Wednesday, May 18, 2011

Behind The Wheel Of GT5: Grand Tour

In yesterday’s post I claimed, without hesitation, that Gran Turismo 5 is the best game in the series. The reason for that, on a personal level, is its much improved handling and physics model but go beyond my interests and you find a feature-rich, mostly beautiful and thrilling racing game.

Since I’ve already mentioned it, I’ll start with the physics. The Gran Turismo series simulates the act of driving cars fast through, mostly, weight distribution. Where a game like Forza focuses on tires and the way grip affects the car, GT focuses on how the bulk of a car’s body and chassis affects speed, and how G-forces and the lurch forward under brakes affects momentum. This key difference, and Forza’s impressive evolution in its recent titles, almost separates the two rival franchises into completely different categories but, more than that, it provides interesting insight into car behaviour -- in the real world and virtually -- that I’d like to explore in detail later. For now, however, Gran Turismo 5’s additions to the handling and physics system ensures that it’s not only the most refined of the franchise, but that it also allows for more subtlety and a stronger level of depth: crucial for conveying the intricacies that driving a car around a track, at speed, reveal.

This is perhaps most evident in the game’s wide array of cars. Gran Turismo as a series is renowned for its car selection, perhaps even going over-board with its multiple Skylines, RX-7s and -- in this version (finally!) -- Ferraris. But, unlike previous installments, the difference with these vehicles is actually noticeable, and getting acquainted with each car actually requires time and effort. Drivetrains matter, for example, and it’s no longer a case of front-wheel drive cars under-steering and rear-wheel drive cars over-steering. You can actually feel the car responding -- or not -- to your input and can recognise, instantly, when you need to react to it veering off track or why it’s not putting the acceleration down. Now I won’t deny that in my experience of playing racing games over the years and my understanding of Motorsport, I can recognise the traits and issues that the average player -- the kind who goes for a burn around Laguna Seca on the weekends simply because it’s fun -- might not, but the fact that the refinement and difference is there goes a long way in improving the simulation as a whole, not to mention, indirectly, teaching its players the finer techniques and understanding that racing cars requires. Throw in the diversity of NASCAR, rallying and Go-Karts, and consider how drastically different those disciplines are, and you have a system that’s not only impressive, it’s a robust, technical feat. I’ll be honest and say that I still think Forza has it beat in this department -- and I’ll explain why in a future post -- but that Gran Turismo stepped up is wonderful, especially when it was so close to being left behind.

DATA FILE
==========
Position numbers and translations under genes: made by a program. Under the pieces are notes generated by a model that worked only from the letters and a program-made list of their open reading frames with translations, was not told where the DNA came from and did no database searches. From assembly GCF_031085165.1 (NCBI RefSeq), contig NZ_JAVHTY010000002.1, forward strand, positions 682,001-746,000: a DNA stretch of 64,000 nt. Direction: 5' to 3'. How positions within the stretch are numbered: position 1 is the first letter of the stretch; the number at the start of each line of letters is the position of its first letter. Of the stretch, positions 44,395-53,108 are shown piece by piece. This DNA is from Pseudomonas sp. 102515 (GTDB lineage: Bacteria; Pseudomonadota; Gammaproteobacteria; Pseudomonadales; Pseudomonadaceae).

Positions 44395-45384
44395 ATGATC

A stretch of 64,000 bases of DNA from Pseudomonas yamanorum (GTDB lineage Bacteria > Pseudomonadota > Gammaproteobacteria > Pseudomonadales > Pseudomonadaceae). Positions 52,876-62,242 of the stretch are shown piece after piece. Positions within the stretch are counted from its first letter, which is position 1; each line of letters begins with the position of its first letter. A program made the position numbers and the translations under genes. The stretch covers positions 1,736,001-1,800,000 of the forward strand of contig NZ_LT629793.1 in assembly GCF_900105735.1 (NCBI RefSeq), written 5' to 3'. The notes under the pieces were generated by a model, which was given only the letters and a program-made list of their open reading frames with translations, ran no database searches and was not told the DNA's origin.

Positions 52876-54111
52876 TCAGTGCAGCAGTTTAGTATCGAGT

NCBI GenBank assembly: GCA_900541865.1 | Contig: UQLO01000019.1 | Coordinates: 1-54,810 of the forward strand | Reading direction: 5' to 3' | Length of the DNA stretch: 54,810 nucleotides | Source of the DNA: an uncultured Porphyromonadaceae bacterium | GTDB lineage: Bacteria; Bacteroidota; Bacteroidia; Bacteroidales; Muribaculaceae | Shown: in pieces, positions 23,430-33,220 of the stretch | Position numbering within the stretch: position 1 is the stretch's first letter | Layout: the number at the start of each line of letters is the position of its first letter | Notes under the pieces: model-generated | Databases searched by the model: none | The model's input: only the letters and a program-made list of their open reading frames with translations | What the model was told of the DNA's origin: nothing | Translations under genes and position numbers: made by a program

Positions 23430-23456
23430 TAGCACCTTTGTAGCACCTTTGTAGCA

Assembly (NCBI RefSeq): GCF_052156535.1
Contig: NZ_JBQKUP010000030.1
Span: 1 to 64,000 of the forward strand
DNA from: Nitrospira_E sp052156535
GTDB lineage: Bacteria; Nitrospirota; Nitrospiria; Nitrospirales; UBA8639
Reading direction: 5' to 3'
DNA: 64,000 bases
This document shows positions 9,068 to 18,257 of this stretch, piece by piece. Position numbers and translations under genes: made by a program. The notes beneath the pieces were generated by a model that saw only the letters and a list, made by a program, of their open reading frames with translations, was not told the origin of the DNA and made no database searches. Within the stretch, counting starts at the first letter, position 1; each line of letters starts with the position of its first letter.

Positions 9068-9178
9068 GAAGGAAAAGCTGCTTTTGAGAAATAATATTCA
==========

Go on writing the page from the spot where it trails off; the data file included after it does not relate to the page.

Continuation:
Going beyond the mechanics Gran Turismo 5 features an insane amount of content, far more than what is expected from the first installment in a generation -- and perhaps only, given the lengthy development time -- that it’s amazing that it works at all, let alone came out as polished (if inconsistent) as it did. Instead of waiting for the second release in a generation like it has previously to offer more cars and things to do, Gran Turismo 5 hits the track with a number that outdoes the competition, if not its own-self. 1000+ cars out of the box; a multitude of tracks -- both real and fictional -- which includes their many variants; and a variety of modes, disciplines and features that were unthinkable in the last game, Gran Turismo 4. Rally returns, drifting is included for the first time (GT5: Prologue doesn’t count) and NASCAR, karting and even WRC (the World Rally Championship) finally get some of the attention that they deserve. It may only be a dabble here and a dabble there -- GT5’s main focus is still absolutely on the many road cars available -- but it’s a lot more than other games, and paves the way for an enticing future where all cars, all disciplines of racing across the Globe, can receive the respect and level of appreciation/admiration that this series prides itself on. Weather was added, damage included, and dynamic conditions and the transition from day to night and back again in the longer races make for a much more realistic simulation experience, as well as a more enthralling, immersive one. I’ll break these features down in an upcoming post but the fact they are there is remarkable -- even if flawed as I suggested yesterday -- and justifies, somewhat, the incredibly long development time Gran Turismo 5 had. This variety is important pedagogically, too, something I’ll expand on later.

Gran Turismo 5 isn’t perfect, however, and a wealth of content means nothing if their implementation is odd and confusing. Furthermore, the disparity between Premium and Standard cars visually, omission of classic Gran Turismo circuits and last generation design decisions make GT5 a game that, while brilliant, should have been better, too; particularly as its competition catches up, if they haven’t passed it already. More on that next time.

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